Barrow’s Goldeneye

Barrow’s Goldeneye (Bucephala islandica) is a medium-sized diving duck that breeds in North America and winters along the Pacific coast from Alaska to California. The adult male has a distinctive black and white plumage with a dark green iridescent head and a white crescent-shaped patch at the base of its bill. The female has a grayish-brown head with a white patch at the base of its bill and a brownish-gray body. Barrow’s Goldeneye measures around 17 to 21 inches in length and has a wingspan of 28 to 31 inches.

The male Barrow’s Goldeneye is easily distinguished from the female by its striking black and white plumage and green head. The black back and white wing patches of the male make it an unmistakable sight in flight, while the female has a more subdued appearance with a brownish-gray body and a white patch on its bill. Both sexes have bright yellow eyes, which add to their distinctiveness.

Barrow’s Goldeneye is a migratory bird that breeds in freshwater lakes and rivers of Alaska and Canada, and winters in coastal areas of the western United States. During the breeding season, they can be found in boreal forests and subarctic tundra habitats, where they build their nests in tree cavities or on the ground near water bodies. In the winter, they form large flocks along rocky coasts and estuaries, where they feed on mollusks, crustaceans, and small fish.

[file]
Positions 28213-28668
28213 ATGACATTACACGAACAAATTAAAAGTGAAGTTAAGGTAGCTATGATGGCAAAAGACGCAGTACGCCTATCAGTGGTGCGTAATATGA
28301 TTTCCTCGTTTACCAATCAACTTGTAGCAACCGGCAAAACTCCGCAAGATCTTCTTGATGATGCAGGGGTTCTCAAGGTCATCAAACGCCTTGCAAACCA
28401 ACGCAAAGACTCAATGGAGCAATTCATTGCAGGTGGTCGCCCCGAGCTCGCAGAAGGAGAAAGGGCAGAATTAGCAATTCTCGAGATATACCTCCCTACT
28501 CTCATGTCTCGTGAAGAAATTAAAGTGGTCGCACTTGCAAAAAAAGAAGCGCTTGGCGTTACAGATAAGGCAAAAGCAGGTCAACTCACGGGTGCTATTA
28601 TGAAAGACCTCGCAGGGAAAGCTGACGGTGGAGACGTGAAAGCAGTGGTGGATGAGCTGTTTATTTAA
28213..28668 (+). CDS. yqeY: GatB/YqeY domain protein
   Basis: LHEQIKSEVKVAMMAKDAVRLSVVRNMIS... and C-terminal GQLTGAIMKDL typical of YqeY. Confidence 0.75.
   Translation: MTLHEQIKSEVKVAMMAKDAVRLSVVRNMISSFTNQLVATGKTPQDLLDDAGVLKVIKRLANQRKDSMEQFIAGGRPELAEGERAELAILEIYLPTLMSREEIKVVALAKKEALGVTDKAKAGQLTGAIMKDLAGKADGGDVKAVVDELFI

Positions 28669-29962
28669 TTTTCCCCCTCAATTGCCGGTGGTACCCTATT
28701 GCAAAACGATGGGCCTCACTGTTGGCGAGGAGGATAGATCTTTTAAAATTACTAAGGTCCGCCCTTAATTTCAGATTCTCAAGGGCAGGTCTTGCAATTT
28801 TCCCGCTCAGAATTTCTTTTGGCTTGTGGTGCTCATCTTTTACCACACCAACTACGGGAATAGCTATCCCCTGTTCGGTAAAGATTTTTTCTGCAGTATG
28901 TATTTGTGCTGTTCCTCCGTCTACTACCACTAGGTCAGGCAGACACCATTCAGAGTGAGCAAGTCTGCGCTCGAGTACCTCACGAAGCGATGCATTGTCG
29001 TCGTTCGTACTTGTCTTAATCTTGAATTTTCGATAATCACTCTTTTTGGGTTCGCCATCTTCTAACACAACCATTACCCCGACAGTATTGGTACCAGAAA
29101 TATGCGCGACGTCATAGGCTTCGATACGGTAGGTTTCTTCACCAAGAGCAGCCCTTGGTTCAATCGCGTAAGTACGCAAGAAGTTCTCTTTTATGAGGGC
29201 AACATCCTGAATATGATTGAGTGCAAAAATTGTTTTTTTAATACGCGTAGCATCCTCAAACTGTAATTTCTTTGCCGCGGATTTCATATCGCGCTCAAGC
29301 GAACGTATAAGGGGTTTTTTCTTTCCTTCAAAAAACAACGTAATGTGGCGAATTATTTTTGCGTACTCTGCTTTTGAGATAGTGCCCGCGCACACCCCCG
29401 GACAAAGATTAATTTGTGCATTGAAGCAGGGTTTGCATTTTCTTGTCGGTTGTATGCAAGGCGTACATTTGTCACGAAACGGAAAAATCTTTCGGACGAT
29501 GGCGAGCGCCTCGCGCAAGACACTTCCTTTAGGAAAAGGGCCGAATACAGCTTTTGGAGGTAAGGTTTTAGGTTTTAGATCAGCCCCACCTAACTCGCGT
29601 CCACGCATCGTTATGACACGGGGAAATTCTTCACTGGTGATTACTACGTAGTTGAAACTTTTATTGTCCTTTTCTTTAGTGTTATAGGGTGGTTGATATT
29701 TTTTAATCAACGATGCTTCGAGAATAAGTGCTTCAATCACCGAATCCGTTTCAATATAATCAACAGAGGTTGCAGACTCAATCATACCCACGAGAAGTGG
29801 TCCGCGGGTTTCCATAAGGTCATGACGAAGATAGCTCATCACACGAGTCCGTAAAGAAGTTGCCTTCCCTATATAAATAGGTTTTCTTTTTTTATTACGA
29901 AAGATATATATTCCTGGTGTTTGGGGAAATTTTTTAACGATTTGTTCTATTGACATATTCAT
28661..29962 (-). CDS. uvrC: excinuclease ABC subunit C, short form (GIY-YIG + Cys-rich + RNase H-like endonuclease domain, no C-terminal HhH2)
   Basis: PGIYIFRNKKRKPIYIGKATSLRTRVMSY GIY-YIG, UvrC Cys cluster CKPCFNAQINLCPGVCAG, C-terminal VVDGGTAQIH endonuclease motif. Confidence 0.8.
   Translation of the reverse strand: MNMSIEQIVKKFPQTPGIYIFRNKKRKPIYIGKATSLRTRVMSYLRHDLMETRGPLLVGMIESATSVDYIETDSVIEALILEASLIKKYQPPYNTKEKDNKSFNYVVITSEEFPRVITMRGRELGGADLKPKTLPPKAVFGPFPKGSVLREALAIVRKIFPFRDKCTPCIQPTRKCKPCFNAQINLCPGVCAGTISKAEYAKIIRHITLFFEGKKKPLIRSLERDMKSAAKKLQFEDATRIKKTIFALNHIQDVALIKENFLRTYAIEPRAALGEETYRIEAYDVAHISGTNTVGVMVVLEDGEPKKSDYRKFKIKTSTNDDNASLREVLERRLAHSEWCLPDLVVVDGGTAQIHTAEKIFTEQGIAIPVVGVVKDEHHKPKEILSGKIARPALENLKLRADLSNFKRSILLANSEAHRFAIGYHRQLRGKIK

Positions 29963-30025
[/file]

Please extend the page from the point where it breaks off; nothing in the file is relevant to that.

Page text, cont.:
The diet of Barrow’s Goldeneye is varied, and includes aquatic invertebrates, such as insect larvae, snails, and clams, as well as small fish and crustaceans. They dive to forage underwater, and their strong bills help them to pry open shells to access their prey. They are also known to feed on berries, seeds, and other plant material during the breeding season.

Conservation efforts for Barrow’s Goldeneye focus on protecting their breeding and wintering habitats, which are threatened by habitat loss, pollution, and climate change. The species is considered a game bird in some regions, and hunting regulations are in place to ensure sustainable hunting practices. In the wild, Barrow’s Goldeneye can live up to 10 years, and their populations are currently considered stable.

Barrow’s goldeneye

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